Another death in ICE Custody after ICE grabs $271 million from FEMA and other DHS agencies 

For Immediate Release: 
Friday, September 13, 2019
Detention Watch Network, Organized Communities Against Deportations, and the National Immigrant Justice Center are demanding an immediate investigation and public release of the findings related to the death of Roberto Rodriguez Espinoza in Illinois

Woodstock, Illinois — Detention Watch Network, Organized Communities Against Deportations, and the National Immigrant Justice Center are demanding an immediate investigation and public release of the findings related to the death of Roberto Rodriguez Espinoza, a 37-year-old man from Mexico. The man died on September 10 while in Immigration and Customs Enforcement (ICE) custody after being detained at the McHenry County Adult Correctional Facility in Woodstock, Illinois. This is the eighth death to occur in ICE detention in Fiscal Year 2019.

“Roberto’s death is the eighth in ICE custody we have mourned this year. As Chicagoans, and as lawyers who have provided services for immigrants at McHenry County Jail for many years, his death hits especially close to home. It is alarming that someone died less than a week after ICE took him from our city,” said National Immigrant Justice Center Executive Director Mary Meg McCarthy. “The Trump administration has gone to extreme lengths to incarcerate as many immigrants as it can, with dire consequences. The National Immigrant Justice Center calls on Congress to hold ICE accountable for publicly releasing its investigation of Roberto’s death, and to stop funding the DHS agencies that continue to put our community members’ lives at risk.”

ICE’s attempt to dehumanize and criminalize Mr. Rodriguez Espinoza, even in death, highlights the importance of dismantling this abusive agency. “Here in Chicago, we have been working tirelessly to expose the corruption and abuses endemic to policing tools such as the Chicago gang database. ICE’s willingness to label Roberto Rodriguez as a gang member without once addressing the very questionable and alarming factors surrounding his death only serve as another example of why ICE cannot be reformed, it must be abolished,” said Reyna Wences campaign organizer for Organized Communities Against Deportations.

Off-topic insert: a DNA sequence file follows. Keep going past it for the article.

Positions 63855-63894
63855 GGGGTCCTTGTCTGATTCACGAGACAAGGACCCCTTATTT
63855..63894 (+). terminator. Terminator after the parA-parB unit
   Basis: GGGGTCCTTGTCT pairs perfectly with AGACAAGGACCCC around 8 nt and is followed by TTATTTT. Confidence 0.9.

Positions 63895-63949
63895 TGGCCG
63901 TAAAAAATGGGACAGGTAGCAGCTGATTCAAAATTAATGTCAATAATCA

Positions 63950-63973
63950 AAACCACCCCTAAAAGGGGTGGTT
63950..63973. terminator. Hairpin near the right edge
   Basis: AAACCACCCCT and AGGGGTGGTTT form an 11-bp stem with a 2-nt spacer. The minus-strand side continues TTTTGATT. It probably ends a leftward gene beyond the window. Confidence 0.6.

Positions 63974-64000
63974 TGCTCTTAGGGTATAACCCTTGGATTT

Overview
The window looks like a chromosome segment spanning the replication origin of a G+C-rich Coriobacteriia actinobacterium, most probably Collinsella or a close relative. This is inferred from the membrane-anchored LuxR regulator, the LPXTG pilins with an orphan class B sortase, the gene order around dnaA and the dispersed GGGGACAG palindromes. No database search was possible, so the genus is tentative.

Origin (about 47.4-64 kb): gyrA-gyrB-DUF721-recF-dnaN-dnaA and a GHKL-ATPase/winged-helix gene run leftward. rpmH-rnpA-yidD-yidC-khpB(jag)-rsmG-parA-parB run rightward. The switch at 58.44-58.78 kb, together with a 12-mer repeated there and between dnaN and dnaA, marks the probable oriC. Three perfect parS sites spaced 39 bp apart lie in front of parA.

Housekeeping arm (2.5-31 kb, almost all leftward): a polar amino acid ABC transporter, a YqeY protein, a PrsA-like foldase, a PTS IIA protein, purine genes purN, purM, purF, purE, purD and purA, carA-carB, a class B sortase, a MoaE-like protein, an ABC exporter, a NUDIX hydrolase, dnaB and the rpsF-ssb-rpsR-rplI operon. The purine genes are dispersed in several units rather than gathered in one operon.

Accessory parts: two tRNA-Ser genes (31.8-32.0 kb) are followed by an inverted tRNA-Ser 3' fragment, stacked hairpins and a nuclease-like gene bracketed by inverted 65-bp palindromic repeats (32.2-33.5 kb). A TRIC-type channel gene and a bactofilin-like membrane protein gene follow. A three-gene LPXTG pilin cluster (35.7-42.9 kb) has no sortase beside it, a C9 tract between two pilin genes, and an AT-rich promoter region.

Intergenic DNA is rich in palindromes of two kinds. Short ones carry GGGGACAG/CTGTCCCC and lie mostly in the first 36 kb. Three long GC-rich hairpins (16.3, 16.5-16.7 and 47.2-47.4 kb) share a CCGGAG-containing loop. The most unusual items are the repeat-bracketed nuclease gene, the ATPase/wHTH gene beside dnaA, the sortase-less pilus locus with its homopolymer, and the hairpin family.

Since 2003, 195 people have died in ICE immigrant detention. Recent investigations into deaths in immigration detention, Code Red: The Fatal Consequences of Dangerously Substandard Medical Care in Immigration Detention, Fatal Neglect: How ICE Ignores Deaths in Detention and Systemic Indifference: Dangerous and Substandard Medical Care in US Immigration Detention, have found that inadequate medical care has contributed to numerous deaths. 

People across the country in detention continually face the well-documented and rampant lack of medical care in ICE custody including, Yoel Alonso Leal. Leal has lung tumors that ICE has refused to treat or biopsy since they were discovered in May. Today, Leal, who was seeking asylum, was deported to Cuba despite independent medical opinions that feared Leal could die in flight and the massive outcry from the New Orleans community to keep him in the United States and get him the medical care he desperately needed.  

“ICE completely disregards the well-being and dignity of people in their custody,” said Bárbara Suárez Galeano, Organizing Director at Detention Watch Network. “Immigration detention is fatal — funding must be cut to the deadly agency as a step towards abolishing the system in its entirety.”

This month marks the end of the third fiscal year of the Trump administration that has continually expanded its attacks on the immigrant community. ICE alone has seen its budget skyrocket from $6.2 billion in 2016 to $8.1 billion in 2019. Just last month, ICE transferred $271 million from the Federal Emergency Management Agency (FEMA), the Coast Guard, and other accounts in order to further expand the deadly immigration detention system and fund the Trump administration’s harmful Remain in Mexico program.

“ICE’s budget continues to grow and yet, people are still dying,” added Suárez Galeano. “That should tell you that the problem isn’t the need for better conditions, the problem is the agency itself and the detention system it operates. Immigration detention was designed to target and criminalize Black and brown people while creating exorbitant profits — immigrant cages are not the answer.”


Detention Watch Network (DWN) is a national coalition of organizations and individuals working to expose and challenge the injustices of the United States’ immigration detention and deportation system and advocate for profound change that promotes the rights and dignity of all persons. Founded in 1997 by immigrant rights groups, DWN brings together advocates to unify strategy and build partnerships on a local and national level to end immigration detention. Visit Follow @DetentionWatch.